Structural Analysis of the Yeast Dhh1-Pat1 Complex Reveals How Dhh1 Engages Pat1, Edc3 and RNA in Mutually Exclusive InteractionsSharif, H., Ozgur, S., Sharma, K., Basquin, C., Urlaub, H., Conti, E.
(2013) Nucleic Acids Res 41: 8377
- PubMed: 23851565
- DOI: 10.1093/nar/gkt600
- Structures With Same Primary Citation
- PubMed Abstract:
Translational repression and deadenylation of eukaryotic mRNAs result either in the sequestration of the transcripts in a nontranslatable pool or in their degradation. Removal of the 5' cap structure is a crucial step that commits deadenylated mRNAs ...
Translational repression and deadenylation of eukaryotic mRNAs result either in the sequestration of the transcripts in a nontranslatable pool or in their degradation. Removal of the 5' cap structure is a crucial step that commits deadenylated mRNAs to 5'-to-3' degradation. Pat1, Edc3 and the DEAD-box protein Dhh1 are evolutionary conserved factors known to participate in both translational repression and decapping, but their interplay is currently unclear. We report the 2.8 Å resolution structure of yeast Dhh1 bound to the N-terminal domain of Pat1. The structure shows how Pat1 wraps around the C-terminal RecA domain of Dhh1, docking onto the Phe-Asp-Phe (FDF) binding site. The FDF-binding site of Dhh1 also recognizes Edc3, revealing why the binding of Pat1 and Edc3 on Dhh1 are mutually exclusive events. Using co-immunoprecipitation assays and structure-based mutants, we demonstrate that the mode of Dhh1-Pat1 recognition is conserved in humans. Pat1 and Edc3 also interfere and compete with the RNA-binding properties of Dhh1. Mapping the RNA-binding sites on Dhh1 with a crosslinking-mass spectrometry approach shows a large RNA-binding surface around the C-terminal RecA domain, including the FDF-binding pocket. The results suggest a model for how Dhh1-containing messenger ribonucleoprotein particles might be remodeled upon Pat1 and Edc3 binding.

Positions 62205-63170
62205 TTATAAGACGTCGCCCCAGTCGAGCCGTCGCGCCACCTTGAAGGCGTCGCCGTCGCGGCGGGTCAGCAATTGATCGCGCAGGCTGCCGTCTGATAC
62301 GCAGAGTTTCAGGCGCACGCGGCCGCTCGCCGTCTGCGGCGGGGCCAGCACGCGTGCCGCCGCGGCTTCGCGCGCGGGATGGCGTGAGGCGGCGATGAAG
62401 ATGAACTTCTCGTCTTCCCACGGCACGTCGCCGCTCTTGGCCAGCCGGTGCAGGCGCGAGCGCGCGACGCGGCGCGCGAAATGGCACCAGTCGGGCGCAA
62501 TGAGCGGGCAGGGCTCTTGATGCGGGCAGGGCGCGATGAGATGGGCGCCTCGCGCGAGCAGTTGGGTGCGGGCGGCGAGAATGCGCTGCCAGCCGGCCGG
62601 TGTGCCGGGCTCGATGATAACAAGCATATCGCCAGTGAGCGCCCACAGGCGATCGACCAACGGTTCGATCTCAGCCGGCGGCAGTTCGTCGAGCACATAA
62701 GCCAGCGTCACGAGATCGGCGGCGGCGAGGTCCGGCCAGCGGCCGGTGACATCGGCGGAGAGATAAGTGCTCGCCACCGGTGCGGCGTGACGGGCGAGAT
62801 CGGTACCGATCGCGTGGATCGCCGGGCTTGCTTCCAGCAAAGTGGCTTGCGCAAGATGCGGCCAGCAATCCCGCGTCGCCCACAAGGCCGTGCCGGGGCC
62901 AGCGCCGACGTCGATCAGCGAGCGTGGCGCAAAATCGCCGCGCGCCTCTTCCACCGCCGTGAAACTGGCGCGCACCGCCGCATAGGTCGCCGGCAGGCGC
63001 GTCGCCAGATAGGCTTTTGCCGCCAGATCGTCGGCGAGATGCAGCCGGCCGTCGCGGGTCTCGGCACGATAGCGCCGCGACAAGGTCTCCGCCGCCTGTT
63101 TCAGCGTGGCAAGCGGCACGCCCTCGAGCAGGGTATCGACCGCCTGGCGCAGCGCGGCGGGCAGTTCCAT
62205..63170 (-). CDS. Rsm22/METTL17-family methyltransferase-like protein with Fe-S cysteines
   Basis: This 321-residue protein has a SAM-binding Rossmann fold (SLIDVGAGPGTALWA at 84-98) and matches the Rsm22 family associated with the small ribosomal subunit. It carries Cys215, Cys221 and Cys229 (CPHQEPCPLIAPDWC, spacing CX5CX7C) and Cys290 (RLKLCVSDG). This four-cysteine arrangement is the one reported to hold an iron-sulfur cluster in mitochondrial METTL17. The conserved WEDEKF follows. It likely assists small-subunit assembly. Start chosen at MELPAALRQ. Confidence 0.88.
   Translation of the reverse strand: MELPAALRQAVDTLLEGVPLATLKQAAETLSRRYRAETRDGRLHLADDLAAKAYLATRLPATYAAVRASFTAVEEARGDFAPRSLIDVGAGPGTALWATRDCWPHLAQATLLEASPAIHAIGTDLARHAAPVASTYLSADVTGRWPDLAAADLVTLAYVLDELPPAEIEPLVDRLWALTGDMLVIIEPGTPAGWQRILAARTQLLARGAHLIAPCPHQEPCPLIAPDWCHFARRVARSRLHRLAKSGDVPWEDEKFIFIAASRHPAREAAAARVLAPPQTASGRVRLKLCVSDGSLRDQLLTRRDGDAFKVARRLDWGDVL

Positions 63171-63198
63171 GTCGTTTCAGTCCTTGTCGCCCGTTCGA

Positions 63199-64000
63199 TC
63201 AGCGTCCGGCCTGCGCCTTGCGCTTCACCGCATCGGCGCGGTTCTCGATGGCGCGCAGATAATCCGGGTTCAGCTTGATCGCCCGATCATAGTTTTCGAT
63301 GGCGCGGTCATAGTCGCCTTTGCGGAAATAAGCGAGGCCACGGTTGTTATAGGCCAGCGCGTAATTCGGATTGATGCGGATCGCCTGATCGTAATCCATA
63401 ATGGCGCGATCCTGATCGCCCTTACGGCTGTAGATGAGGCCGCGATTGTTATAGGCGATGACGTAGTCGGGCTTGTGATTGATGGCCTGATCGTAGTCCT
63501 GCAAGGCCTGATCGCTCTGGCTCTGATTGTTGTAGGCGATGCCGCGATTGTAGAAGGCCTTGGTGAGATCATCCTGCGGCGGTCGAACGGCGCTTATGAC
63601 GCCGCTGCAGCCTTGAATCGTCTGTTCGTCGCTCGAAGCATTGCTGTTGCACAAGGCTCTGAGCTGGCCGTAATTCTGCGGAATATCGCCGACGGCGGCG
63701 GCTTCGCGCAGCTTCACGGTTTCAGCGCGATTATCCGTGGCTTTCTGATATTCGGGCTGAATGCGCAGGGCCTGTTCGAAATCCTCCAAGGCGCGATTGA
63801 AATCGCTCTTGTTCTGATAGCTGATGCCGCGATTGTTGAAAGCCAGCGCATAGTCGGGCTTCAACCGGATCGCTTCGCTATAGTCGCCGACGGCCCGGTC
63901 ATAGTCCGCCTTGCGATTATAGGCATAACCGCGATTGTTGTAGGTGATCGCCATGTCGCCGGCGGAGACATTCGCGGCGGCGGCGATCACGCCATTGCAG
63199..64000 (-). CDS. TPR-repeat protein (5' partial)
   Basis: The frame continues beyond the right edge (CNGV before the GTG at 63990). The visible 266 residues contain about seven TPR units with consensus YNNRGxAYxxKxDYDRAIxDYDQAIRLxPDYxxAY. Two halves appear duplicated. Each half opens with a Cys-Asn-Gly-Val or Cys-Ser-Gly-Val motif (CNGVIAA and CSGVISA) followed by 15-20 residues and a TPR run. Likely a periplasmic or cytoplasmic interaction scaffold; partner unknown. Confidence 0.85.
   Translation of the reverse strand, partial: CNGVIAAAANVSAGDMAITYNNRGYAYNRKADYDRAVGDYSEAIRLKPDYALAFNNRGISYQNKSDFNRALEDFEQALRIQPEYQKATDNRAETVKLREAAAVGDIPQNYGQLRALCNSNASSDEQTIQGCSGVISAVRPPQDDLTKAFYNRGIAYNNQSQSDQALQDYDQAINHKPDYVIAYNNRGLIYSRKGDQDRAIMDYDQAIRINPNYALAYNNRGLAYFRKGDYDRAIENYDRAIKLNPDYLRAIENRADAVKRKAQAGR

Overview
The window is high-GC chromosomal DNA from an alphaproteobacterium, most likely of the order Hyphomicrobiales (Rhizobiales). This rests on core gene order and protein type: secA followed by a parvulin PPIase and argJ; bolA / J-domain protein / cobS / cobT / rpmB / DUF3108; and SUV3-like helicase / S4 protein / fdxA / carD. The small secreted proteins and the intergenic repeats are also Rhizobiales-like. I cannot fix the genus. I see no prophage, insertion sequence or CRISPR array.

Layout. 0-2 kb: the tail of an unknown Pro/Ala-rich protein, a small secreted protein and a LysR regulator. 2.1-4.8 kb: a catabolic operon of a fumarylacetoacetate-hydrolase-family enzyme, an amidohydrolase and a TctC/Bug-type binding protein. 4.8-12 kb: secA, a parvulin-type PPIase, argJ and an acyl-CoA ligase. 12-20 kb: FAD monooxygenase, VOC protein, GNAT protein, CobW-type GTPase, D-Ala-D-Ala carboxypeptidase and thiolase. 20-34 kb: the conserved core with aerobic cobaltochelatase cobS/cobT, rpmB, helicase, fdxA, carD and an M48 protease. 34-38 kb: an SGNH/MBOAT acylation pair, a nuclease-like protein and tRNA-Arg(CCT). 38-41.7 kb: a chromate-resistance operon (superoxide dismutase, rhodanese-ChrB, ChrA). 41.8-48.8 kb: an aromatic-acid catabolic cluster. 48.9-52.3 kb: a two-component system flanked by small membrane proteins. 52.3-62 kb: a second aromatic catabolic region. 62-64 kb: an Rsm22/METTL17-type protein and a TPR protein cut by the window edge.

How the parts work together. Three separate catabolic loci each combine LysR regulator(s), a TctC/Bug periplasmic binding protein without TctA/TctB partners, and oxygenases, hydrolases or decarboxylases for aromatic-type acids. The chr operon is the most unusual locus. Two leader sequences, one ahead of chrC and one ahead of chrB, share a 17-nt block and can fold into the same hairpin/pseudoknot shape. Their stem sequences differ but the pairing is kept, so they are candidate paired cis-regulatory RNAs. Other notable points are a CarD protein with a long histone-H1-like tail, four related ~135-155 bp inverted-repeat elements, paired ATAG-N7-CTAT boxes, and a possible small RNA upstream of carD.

Structural Cell Biology Department, Max Planck Institute of Biochemistry, Am Klopferspitz 18, Martinsried/Munich, D-82152 Germany and Cellular Biochemistry Department, Max Planck Institute of Biophysical Chemistry, Am Faßberg 11, 37077 Göttingen, Germany.